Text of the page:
Truly, Madly, Deeply
Dir: Anthony Minghella
Ghost films do not have to be about horrific spiritual entities jumping out at us in the cinematic equivalent of 'Boo!'.
Every culture has different ideas of what ghosts are:

Thus we get the Japanese girls with long black hair and sunken eyes. Apparently there are no combs in the Japanese afterlife.

We get the absurd Chinese ghosts who bunny-hop around. Although now all ghost films are banned in China.

Thai ghosts come in many different shapes and forms - from the 'graseur' whose head comes off from its body, and floats around, dragging its innards beneath - to the 'brairt' which is a big, hungry ghost but has a tiny mouth, and will come to you at night, and nibble on your toes. But the overwhelming theme of Thai ghosts is that they're not something you want to encounter.

I have met many Thais who are terrified that after someone close has passed away that they will return as a ghost to visit the living, because they do not yet understand that they have died.

I have never quite understood this. If you loved someone in life, why should they suddenly become so terrifying just because they have died?

That is the concept behind 'Truly, Madly, Deeply'. It is a ghost film, but I can promise you that no ghost ever jumps out at you, climbs on the ceiling, or attacks anyone with poltergeistial abilities.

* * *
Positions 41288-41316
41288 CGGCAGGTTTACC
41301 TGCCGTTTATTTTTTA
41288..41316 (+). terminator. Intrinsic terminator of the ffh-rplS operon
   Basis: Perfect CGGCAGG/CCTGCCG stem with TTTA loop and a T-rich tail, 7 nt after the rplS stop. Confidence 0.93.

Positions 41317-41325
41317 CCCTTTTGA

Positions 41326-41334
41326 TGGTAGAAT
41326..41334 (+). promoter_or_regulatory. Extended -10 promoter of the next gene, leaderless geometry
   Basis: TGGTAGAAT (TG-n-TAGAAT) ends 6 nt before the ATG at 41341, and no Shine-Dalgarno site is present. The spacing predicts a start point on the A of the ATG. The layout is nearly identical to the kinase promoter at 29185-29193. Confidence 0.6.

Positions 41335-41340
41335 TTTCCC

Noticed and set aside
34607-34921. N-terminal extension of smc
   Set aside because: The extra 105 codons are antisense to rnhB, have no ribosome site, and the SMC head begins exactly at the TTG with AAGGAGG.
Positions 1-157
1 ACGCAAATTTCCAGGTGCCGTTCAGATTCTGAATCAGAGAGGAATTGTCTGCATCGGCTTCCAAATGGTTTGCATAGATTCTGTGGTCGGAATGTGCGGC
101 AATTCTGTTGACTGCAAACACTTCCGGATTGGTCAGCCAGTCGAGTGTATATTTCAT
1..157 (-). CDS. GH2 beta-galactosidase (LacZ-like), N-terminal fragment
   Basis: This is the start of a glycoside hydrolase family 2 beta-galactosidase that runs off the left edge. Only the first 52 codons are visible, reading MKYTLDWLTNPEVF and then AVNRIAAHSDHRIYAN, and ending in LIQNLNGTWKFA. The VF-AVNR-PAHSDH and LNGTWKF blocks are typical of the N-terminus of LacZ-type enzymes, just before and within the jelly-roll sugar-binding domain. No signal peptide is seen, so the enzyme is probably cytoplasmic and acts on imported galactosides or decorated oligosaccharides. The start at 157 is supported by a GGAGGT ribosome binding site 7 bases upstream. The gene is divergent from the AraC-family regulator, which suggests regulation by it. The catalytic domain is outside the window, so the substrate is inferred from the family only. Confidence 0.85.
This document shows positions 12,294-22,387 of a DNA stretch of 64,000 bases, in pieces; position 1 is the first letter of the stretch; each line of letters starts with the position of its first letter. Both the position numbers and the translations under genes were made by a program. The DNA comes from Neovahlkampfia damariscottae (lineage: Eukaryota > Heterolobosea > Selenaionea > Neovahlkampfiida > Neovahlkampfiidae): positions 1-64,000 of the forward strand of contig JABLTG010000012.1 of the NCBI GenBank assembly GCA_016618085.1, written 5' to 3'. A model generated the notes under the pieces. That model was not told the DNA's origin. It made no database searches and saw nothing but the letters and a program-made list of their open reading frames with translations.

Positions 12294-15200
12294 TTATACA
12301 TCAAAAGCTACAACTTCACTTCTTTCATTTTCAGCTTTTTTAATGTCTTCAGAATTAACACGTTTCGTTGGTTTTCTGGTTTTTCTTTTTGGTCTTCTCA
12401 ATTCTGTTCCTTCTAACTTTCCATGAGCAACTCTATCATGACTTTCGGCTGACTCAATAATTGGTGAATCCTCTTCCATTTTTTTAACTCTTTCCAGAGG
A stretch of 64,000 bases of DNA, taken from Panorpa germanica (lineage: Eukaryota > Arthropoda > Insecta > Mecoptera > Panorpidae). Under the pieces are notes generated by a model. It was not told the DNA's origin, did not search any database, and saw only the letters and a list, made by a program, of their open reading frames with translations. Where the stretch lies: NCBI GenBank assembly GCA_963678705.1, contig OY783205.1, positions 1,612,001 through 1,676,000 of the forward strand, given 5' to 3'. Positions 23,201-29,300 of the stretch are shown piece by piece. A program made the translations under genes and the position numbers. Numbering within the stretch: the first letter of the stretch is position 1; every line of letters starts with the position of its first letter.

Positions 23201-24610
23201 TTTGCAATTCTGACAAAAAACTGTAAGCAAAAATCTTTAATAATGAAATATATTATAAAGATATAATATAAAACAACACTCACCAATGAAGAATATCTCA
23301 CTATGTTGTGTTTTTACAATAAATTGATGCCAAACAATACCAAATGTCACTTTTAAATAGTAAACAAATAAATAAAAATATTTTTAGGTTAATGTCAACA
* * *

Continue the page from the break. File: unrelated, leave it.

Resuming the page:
The concept of a ghost, and our reaction to it is clearly deep and complex. We have an instinctive fear of death and all that is related to it. I suspect that a graveyard is a scary place even to those who have no belief in ghosts.

Anthony Minghella made 'Truly, Madly, Deeply' as a play for BBC 2 television. However, it was clearly something quite exceptional, and its broadcast date was set back to allow it to be released theatrically. It managed to be both romantic and touching, whilst also saying something about how death affects us. It was released in the US, and was well-received.

It won a BAFTA for best screenplay, and catapulted Minghella from being a British television writer to being an international film director.

Some people compared it with the 1990 film with Patrick Swayze - 'Ghost'. Roger Ebert described it as 'Ghost for adults'.
And that's not a bad way of describing it.

We hope that at the FGC we not only show films that people remember, but that you can sometimes find a great little gem of a film that you have never heard of.

'Truly, Madly, Deeply' is certainly one of those.

Paul Spurrier